Coronavirus
Masked and unmasked tourists in Cancún, May 2021.

US warns citizens against traveling to Mexico due to coronavirus risk

Despite record-setting case numbers, the death rate remains below January 2021 levels

Health authorities in the United States have raised their risk assessment of the COVID-19 situation in Mexico to Level 4 “very high” and are advising U.S. citizens not to travel here.

The Centers for Disease Control and Prevention (CDC) raised its warning level from Level 3 “high” on Monday.

“Avoid travel to Mexico. If you must travel to Mexico, make sure you are vaccinated and up to date with your COVID-19 vaccines before travel,” the CDC said in its updated advisory.

“Even if you are up to date with your COVID-19 vaccines, you may still be at risk for getting and spreading COVID-19. … Follow all requirements and recommendations in Mexico,” the agency said.

Its warning to avoid travel to Mexico – which doesn’t require incoming travelers to be vaccinated, show a negative COVID-19 test result or go into quarantine – comes as Mexico nears the end of its worst month of the pandemic in terms of new case numbers.

Travelers with face masks at the the Mexico City International Airport.
Travelers with and without face masks at the the Mexico City International Airport.

The Health Ministry reported 950,446 confirmed cases in the first 30 days of January. Even before Monday’s case tally is announced, the figure exceeds the previous monthly record – set last August – by 89%.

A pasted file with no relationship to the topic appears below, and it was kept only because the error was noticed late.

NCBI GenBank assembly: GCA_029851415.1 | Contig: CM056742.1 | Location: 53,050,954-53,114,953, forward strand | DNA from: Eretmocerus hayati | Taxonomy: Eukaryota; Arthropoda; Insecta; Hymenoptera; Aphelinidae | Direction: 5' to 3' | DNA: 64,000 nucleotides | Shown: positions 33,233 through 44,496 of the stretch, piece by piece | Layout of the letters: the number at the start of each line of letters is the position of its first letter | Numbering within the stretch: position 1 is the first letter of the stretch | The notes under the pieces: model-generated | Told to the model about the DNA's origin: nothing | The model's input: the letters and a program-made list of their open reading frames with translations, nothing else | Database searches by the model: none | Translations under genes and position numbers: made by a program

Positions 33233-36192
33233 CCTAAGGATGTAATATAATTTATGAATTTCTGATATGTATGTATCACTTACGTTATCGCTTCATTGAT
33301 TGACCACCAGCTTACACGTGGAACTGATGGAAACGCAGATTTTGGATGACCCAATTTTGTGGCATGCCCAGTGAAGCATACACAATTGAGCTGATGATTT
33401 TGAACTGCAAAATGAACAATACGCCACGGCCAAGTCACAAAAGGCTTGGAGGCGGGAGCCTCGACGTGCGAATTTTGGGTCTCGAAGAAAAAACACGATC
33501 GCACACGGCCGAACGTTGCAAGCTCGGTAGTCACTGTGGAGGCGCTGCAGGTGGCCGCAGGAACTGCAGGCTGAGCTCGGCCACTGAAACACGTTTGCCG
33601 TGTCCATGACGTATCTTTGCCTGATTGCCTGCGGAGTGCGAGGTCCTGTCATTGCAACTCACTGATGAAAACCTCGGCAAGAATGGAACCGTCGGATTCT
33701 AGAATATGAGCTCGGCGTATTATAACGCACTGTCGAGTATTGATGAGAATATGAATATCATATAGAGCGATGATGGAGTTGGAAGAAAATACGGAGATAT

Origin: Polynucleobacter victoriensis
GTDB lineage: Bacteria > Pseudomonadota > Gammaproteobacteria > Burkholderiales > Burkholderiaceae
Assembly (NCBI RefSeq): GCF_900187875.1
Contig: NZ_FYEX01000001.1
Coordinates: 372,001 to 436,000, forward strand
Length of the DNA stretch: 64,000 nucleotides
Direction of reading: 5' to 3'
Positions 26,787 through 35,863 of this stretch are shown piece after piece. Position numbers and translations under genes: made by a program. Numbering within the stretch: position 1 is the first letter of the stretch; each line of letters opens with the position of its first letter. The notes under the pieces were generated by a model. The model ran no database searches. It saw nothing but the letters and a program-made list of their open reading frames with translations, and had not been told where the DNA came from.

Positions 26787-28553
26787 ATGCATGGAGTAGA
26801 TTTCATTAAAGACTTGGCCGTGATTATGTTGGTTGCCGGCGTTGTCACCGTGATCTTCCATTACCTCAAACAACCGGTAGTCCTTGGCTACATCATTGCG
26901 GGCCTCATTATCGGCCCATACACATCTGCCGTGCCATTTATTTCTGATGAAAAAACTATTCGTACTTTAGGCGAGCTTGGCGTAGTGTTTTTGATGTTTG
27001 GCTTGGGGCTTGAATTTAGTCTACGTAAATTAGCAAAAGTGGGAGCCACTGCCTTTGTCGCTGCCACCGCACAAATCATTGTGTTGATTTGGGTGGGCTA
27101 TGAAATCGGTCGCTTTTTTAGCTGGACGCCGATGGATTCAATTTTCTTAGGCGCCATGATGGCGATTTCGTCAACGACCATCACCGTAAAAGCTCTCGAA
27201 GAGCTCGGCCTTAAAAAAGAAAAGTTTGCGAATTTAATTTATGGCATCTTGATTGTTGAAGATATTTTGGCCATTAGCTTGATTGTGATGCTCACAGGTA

Mexico’s accumulated tally currently stands at 4.93 million, while there are just under 268,000 estimated active cases.

An additional 6,465 COVID-19 deaths have been reported this month, a 25% increase compared to December but well below the pandemic high of almost 33,000 last January. The official death toll rose by 131 on Sunday to 305,893.

With case numbers surging as the highly contagious omicron strain continues to spread rapidly, the Mexican Social Security Institute (IMSS) issued a statement calling on citizens not to drop their guard and continue wearing face masks in all public places, including schools and workplaces.

It also recommended that people wear masks in their own homes if a family member is ill with COVID or they suspect they have been in contact with someone who had the virus.

“With face masks we can breathe. Without face masks there is a risk that some people will require the use of nasal cannulas, oxygen masks or even artificial ventilators,” said the statement issued by IMSS nursing official María Isabel López.

With reports from Milenio

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